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    I love that the name is ‘theft’, as in the phrase “property is theft”.

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      Is this a relatively idiomatic example? It seems a bit verbose, especially given the need for manual shrinking. I suppose maybe C just can’t do better, but it does seem a bit daunting. That said, I’m coming from the QuickCheck perspective, where things are quite terse, so maybe my perspective is altering my view.

      In any case, more ways to test code is always a good thing in my book.

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        What counts as idiomatic is still up for grabs. :) I have several tests for code I was able to open-source on github, but I’d love to see any portable ideas for making it less verbose. I’d prefer to avoid heavy preprocessor use, though.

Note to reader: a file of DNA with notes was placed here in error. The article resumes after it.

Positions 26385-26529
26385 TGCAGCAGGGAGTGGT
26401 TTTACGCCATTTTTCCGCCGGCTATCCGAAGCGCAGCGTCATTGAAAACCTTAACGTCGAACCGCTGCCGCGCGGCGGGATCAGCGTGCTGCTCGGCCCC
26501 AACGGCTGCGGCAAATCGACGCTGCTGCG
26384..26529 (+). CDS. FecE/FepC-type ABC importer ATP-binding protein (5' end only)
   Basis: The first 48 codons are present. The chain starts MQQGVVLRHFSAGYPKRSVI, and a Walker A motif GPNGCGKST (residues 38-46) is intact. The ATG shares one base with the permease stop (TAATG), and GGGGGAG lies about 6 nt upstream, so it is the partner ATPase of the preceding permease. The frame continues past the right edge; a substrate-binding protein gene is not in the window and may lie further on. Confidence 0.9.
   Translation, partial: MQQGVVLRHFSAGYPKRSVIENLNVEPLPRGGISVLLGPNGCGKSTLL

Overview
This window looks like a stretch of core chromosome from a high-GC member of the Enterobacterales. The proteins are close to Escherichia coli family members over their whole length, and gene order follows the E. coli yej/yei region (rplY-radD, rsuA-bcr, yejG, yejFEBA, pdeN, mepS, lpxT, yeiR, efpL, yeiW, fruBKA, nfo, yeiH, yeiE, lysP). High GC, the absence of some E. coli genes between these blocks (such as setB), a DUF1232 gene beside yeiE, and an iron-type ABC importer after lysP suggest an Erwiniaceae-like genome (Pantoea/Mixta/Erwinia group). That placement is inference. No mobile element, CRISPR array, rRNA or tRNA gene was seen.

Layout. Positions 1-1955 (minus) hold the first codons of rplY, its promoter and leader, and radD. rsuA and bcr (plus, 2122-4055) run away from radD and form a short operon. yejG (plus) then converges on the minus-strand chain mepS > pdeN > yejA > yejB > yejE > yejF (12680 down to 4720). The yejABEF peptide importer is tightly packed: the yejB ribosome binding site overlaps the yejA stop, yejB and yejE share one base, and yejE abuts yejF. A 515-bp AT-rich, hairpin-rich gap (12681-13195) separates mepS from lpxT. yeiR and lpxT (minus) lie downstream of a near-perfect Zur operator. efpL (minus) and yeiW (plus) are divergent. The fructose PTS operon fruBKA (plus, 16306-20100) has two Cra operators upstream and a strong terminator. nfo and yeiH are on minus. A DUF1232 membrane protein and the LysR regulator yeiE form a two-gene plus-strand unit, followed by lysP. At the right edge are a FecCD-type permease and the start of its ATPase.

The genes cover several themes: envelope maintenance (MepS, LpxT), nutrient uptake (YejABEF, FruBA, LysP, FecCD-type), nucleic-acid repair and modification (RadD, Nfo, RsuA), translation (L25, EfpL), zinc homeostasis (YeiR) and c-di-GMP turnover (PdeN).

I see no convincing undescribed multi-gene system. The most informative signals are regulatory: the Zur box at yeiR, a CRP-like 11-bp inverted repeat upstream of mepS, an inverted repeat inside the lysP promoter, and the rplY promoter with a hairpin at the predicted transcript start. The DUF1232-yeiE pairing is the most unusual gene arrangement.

C is more explicit about a lot of things than Haskell, Clojure, or Erlang, and also isn’t quite as good with function composition (conjoining generators). The current implementation doesn’t exclude it either, though – if someone finds a good way to compose and derive generators/shrinking rules for types, they should be able to drop it in as an extension. (Something heavy on function composition may also be a bit too out-there for typical C / embedded developers.) In the mean time, it’s possible to set up manually, while I continue experimenting.

        Also: Most of the verbosity there is shared between properties – once I’ve set up how to generate and shrink random byte buffers, I can just say “compressing should never cause the array to grow by more than 1/8th”, “the compression state machine should terminate”, “data should round-trip through compression/un-compression”, etc., and share the same generate and shrink functions.